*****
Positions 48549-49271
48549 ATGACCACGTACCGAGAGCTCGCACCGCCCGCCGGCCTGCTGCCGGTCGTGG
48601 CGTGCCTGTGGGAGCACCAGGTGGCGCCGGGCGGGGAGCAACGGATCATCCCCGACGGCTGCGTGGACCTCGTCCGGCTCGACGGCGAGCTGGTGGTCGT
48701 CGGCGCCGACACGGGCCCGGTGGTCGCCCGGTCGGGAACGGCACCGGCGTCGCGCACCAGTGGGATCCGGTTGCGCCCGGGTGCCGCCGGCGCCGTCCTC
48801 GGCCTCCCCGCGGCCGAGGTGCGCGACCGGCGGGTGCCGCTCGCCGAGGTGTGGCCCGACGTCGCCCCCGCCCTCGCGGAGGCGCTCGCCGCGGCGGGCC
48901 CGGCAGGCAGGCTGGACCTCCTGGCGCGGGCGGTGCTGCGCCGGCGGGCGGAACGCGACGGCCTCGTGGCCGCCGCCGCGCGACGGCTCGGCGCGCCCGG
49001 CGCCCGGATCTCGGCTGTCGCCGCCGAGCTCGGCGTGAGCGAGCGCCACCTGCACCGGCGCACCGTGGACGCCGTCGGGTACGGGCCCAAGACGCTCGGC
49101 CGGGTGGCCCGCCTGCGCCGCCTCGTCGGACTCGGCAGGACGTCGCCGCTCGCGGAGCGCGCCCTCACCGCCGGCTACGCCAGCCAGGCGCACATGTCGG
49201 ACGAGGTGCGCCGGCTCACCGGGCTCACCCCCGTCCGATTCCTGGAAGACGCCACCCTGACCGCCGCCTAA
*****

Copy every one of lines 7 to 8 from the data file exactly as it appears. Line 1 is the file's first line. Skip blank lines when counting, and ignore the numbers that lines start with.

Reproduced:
49001 CGCCCGGATCTCGGCTGTCGCCGCCGAGCTCGGCGTGAGCGAGCGCCACCTGCACCGGCGCACCGTGGACGCCGTCGGGTACGGGCCCAAGACGCTCGGC
49101 CGGGTGGCCCGCCTGCGCCGCCTCGTCGGACTCGGCAGGACGTCGCCGCTCGCGGAGCGCGCCCTCACCGCCGGCTACGCCAGCCAGGCGCACATGTCGG